For the women who lived there, collective houses represented a small lesbian community in themselves. Sandra recalled that ‘some of them were quite big houses, like one of the ones that I lived in, in Redfern, in Chalmers St, it was six bedrooms… so you might have 10 people living there and then you’d have people coming and going as well.’For lesbian feminist visitors from other states, lesbian collective houses were often the first port of call when they visited Sydney and provided a base from which to engage in political activities in the city. One of the residents of Crystal Street told Refractory Girl: ‘Here at Crystal Street we get so many visitors – there’s a continuous exchange of people. We’ve got people from Melbourne staying here now: Melbourne, Adelaide, Newcastle, Canberra, New Zealand.’

Diane Minnis further discuses these places here.

Wednesday, July 23, 2014

Shirur Shelter Home for Girls

Shelter Home for Girls in Shirur
Shirur Shelter Home for Girls

Location: Shirur, India

Why men and boys do NOT belong in shelters  intended for women and girls. And why it is especially dangerous when a woman is not in a position of authority to manage these spaces.

From Mid-day:

Paedophilia horror: Father-son duo rape minors in shelter home

By Salil Urunkar |Posted 23-Jul-2014

Junior clerk and his son raped two teenagers at a government shelter home for girls in Shirur from November 2013 to June 2014; when the girls were shifted to another shelter, they mustered the courage to speak out.

The government’s abominable neglect of its own children’s shelter home for girls in Shirur, some 200 km from Mumbai, has resulted in the repeated rape of two orphans, aged 14 and 15, over nearly eight months by a junior clerk and his son.

State officials left the post of the home’s superintendent vacant for eight years, deeming that an official from another shelter more than 60 km away could fulfill the job as additional responsibility.

The unreasonable stretch of duty resulted in this most abject of crimes, perpetrated countless times since November 2013 to June 2014. No female official had been appointed to the home. Moreover, counsellor Anita Nikam, who was supposed to meet with every girl at the home at least once a month, was not present during the period when the alleged rapes occurred on the shelter’s premises. Shirur police on Sunday arrested junior clerk Shabbir A Bale (52) and his son Bablu Bale (20) on the charges of raping the minors, who were admitted to the home in 2008.

The father-son duo was produced before a special court in Pune and has been remanded in police custody till July 25. Shabbir, his wife and son Bablu used to stay in a bungalow on the shelter premises. Shabbir had, in fact, been recently promoted to senior clerk in Pune.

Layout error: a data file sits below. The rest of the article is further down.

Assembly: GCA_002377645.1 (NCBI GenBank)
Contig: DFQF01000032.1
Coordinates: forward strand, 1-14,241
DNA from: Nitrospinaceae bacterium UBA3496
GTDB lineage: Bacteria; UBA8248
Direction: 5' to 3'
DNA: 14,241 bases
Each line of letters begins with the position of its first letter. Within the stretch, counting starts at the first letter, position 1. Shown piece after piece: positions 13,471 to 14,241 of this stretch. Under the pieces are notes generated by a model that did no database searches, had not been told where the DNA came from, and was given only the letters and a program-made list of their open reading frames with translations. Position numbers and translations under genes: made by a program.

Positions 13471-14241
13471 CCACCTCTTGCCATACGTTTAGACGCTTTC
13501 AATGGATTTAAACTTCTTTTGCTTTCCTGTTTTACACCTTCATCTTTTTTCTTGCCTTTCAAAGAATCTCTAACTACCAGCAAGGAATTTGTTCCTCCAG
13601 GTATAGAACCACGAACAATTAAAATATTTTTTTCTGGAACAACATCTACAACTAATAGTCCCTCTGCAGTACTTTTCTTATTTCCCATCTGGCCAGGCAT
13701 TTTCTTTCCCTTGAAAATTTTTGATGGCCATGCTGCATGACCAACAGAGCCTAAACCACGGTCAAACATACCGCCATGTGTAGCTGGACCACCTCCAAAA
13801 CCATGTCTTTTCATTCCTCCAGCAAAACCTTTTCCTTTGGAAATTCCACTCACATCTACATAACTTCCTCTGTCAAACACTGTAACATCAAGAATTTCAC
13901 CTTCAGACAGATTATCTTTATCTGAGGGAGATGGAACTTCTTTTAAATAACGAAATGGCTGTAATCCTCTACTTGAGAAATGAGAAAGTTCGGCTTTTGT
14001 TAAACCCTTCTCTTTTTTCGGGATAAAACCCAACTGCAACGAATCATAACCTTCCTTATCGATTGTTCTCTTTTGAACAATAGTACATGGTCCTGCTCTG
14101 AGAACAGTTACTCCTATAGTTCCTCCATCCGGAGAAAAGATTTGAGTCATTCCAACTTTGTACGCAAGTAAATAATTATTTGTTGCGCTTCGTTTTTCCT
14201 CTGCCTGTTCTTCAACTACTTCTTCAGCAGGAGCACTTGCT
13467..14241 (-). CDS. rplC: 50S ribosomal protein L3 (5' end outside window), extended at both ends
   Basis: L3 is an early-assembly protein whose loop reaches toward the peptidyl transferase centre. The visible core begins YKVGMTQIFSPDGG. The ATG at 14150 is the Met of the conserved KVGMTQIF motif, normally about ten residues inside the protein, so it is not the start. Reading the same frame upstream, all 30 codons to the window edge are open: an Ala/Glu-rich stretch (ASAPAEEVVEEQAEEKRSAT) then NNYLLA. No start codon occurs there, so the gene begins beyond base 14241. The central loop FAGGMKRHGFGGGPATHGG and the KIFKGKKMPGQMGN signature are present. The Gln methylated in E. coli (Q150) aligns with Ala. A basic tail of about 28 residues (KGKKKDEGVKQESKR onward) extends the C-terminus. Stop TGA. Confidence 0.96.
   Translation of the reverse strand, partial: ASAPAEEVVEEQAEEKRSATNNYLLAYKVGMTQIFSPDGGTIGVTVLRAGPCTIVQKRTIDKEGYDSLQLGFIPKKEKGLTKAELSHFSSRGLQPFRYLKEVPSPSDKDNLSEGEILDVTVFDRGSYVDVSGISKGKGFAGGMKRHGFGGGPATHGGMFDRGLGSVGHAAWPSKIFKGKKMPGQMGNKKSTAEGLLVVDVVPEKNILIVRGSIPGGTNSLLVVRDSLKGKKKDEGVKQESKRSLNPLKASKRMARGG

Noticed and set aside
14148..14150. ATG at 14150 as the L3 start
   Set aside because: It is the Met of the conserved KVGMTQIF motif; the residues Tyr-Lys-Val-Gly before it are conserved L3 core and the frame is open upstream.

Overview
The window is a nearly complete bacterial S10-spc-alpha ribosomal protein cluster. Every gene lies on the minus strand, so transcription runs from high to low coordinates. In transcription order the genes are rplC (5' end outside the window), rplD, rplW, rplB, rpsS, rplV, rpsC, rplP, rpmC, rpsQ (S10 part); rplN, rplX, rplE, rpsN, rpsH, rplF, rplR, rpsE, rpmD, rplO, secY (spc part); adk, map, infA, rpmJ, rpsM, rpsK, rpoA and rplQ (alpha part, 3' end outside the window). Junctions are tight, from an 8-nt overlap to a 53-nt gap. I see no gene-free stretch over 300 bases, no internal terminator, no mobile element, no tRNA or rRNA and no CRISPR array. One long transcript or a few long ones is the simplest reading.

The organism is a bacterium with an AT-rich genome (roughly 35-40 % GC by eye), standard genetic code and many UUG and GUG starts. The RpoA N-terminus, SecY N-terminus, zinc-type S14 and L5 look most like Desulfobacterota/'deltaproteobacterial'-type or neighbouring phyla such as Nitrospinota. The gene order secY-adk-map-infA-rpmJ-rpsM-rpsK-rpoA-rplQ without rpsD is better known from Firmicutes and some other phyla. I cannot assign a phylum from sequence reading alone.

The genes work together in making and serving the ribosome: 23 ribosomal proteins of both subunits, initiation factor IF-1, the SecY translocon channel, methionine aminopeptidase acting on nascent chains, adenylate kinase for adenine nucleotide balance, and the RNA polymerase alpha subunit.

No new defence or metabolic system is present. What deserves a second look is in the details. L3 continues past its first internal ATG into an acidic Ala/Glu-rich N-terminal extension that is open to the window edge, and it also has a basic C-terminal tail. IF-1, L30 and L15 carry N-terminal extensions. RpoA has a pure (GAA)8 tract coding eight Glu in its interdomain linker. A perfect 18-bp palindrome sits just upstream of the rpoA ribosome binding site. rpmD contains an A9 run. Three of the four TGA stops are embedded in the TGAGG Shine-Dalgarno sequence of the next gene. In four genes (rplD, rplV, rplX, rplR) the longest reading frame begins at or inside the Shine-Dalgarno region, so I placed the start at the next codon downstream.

District Child Welfare Officer Minakshi Birajdar has lodged a complaint against the suspects at Shirur police station, and they have been charged under section 376(c) (intercourse by superintendent of jail, remand home, etc) of the Indian Penal Code, and sections 4, 6, 8 and 12 of the Protection of Children from Sexual Offences (POCSO) Act.

At the time of the alleged crime, 35 girls stayed in the shelter, of whom 10 were orphans. When the other girls would visit their parents during vacations, the orphaned girls would be sent to the Anath Hindu Mahila Aashram in Narayan Peth, St Crispin’s Home in Erandwane and Pandita Ramabai Mukti Mission in Kedgaon by Veena Bhalerao, who then held additional charge as superintendent of the Shirur shelter home. Her primary responsibilities demanded that she oversee a boys’ shelter 60 km away from Shirur.

After the two survivors returned from the Anath Ashram on June 3, they were transferred to the Ramabai Mission centre on June 10, where they confided in the superintendent about the rapes. The superintendent immediately wrote to the Child Welfare Committee (CWC), after which an FIR was lodged by the District & Child Welfare Officer Minakshi Birajdar. The girls stated to the CWC that the suspects initially called them to their residence on the pretext of some work and molested them.

They said the duo had threatened them with dire consequences if they spoke of the sexual assaults to anyone. “No one can do me any harm if you complain, but I will beat you up in your dreams too,” Shabbir Bale reportedly intimidated the girls.